Local Author named 2020 Best Book Finalist by American Book Fest for Resource Encouraging Abuse Survivors to Thrive
There is something about a new year that invites a desire to release and claim. Many people were eager to release the hardships of 2020 and claim the hope of 2021. Individually, we have the opportunity to reflect more deeply, more spiritually on what we wish to release and claim. Survivors of abuse and trauma particularly need this opportunity. That is because we often build walls to protect ourselves but they often keep out the very things we desire. In the book, Awakening the Light: A Going-Forward Survivors to Thrivers Story, Tambry Harris talks about the powerful wall she constructed to protect herself. The wall was built with stones called self-reliance, competency, perfection, distrust and distance. These “worked for her” in the sense that she was able to be “successful” and appear highly functioning. No one would guess the pain, fear, uncertainty, isolation and loneliness that existed behind that wall.
This story describes the vulnerability needed to look and see the wall you have built up and then how to dismantle it. Many may wonder: “Why would you tear down something that was so sturdy and had seemingly worked for you for so long?” The author’s answer is because it kept out the things that mattered the most: life-giving things that we humans are created to enjoy such as connection, kindness, understanding, love and peace.
This book is a resource to both survivors of abuse and trauma as well as those who serve them.
Section One invites the reader into the author’s story by asking reflection questions. Together author and reader walk through the stages of forming, launching, evolving, awakening, claiming and thriving.
Section Two focuses on the reader’s exploration and moves through a mindful process of exploring the main character of the story, the reader, and seeing that person more holistically, maybe even more compassionately than ever before. The reader claims a vision for future life-giving chapters of their Going-Forward Story.
Harris uses all of herself and her experiences to bring light to a difficult topic. Her Masters in Applied Psychology, Certifications in Spiritual Direction, Leadership Coaching, Change Management and Diversity, life-long journey as a United Methodist, and survivor of sexual abuse and domestic violence makes her a trusted voice in the healing journey.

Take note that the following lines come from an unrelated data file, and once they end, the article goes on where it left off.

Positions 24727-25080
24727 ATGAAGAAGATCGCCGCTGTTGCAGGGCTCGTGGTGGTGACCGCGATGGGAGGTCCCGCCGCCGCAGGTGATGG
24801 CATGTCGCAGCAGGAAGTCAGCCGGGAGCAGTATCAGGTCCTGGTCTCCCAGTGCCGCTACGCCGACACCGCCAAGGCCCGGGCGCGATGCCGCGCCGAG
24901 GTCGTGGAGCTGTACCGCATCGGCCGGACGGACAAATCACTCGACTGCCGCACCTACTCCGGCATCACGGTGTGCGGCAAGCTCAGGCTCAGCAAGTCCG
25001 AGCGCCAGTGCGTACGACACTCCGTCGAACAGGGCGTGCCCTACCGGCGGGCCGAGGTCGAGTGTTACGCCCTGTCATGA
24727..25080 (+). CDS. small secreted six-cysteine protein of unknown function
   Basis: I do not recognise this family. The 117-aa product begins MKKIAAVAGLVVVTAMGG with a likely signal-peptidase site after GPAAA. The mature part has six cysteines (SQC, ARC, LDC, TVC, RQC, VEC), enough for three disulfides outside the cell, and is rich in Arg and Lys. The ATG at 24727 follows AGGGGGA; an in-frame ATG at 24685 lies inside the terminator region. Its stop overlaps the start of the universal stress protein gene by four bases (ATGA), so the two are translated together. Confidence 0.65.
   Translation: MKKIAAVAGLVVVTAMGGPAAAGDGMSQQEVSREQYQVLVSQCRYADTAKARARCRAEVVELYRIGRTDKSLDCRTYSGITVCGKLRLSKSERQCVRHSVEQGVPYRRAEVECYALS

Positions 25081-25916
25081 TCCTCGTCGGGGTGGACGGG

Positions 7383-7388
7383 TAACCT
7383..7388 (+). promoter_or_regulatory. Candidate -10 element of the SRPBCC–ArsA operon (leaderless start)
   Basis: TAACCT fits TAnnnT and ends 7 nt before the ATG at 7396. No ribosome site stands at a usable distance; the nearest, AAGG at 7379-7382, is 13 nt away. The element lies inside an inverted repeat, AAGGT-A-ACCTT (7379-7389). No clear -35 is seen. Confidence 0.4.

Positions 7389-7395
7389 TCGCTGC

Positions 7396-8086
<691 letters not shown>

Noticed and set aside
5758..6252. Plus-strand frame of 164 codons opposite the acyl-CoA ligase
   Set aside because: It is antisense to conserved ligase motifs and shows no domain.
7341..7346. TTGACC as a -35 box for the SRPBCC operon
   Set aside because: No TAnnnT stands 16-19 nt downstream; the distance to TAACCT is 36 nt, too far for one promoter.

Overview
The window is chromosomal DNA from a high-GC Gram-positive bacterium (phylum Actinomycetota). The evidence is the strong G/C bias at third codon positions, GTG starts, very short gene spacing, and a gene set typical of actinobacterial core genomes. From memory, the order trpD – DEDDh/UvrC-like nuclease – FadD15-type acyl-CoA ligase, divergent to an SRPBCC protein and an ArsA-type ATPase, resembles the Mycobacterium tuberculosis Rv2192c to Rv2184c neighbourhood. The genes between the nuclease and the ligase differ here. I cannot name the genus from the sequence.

The book is available through Amazon (link - www.amazon.com/dp/1943070946) or at Park Road Books in Charlotte, NC. There is also a supportive website for survivors called survivorstothrivers.com which offers blogs as well as individual coaching and retreats. Feel free to contact the author: email@example.com.
Several faith leaders share their thoughts about the value of the book:
- Rev. LeDayne McLeese Polaski, Executive Director of Mecklenburg Metropolitan Interfaith Network shares, “The author’s stories and images of how God has been made known to her are compelling and reflective practices offer real guidance in connecting to your sense of the Divine. Having spoken so honestly about the darkness, she makes it possible to believe in being surrounded by the light of healing love. This book is a true gift to anyone who has experienced abuse, anyone who loves a survivor, and to interfaith leaders who minister to them.”
- Rev. Mary Frances Comer adds, “Much more than a book of stories, this work gently asks the necessary questions needed to help survivors begin to thrive; thus, it is a catalyst for powerful transformation. It gifts readers with an invitation to construct our own “going-forward stories” which can untether us from a past that has often, sometimes without our own knowing, defined us, kept us stuck, or limited our ability to feel whole and worthy. This book does not leave you where you started; it is a vehicle for process and healing--complete with thought questions, exercises, and even reminders to breathe and take care of ourselves along the way. This will be my “go to” book to share with anyone who has experienced the trauma of abuse. It is an excellent resource for therapists and social workers to share with clients and a must have for every minister’s office, library, prison, or shelter--wherever survivors exist!”
- Finally, Rev. Anthony Hodge, UMC District Superintendent shares, “While Tambry's story of having to encounter personal trauma may not be reflective of all of our struggles with trauma, it gives a frame of reference to what can occur when one avails one's self to a process of transformation. Tambry’s willingness to share her story of struggle with trauma and how she was able to get to a different place in her life after doing the hard work is extremely appealing. In reflecting on Tambry' s story, I was able to begin to look at my life from a different perspective. My biggest take away is that it is possible for anyone who truly seeks to become whole to see significant changes in their life. The book reveals that each of us has an opportunity to move or progress from what one might call a dark place to a place of light or freedom. For me, the book has a two-fold use and purpose. It can help all who have personally experienced trauma and is also useful to help persons who are in relationship with survivors of traumatic experiences. As a leader of clergy, their families and parishioners, I see how Tambry's book can be used as a resource for life transformation and wherever I encounter persons who I feel can benefit from the book, I will certainly share it with them. It has the capacity to help countless persons successfully address and live beyond the trauma they have experienced to in their lifetime.”
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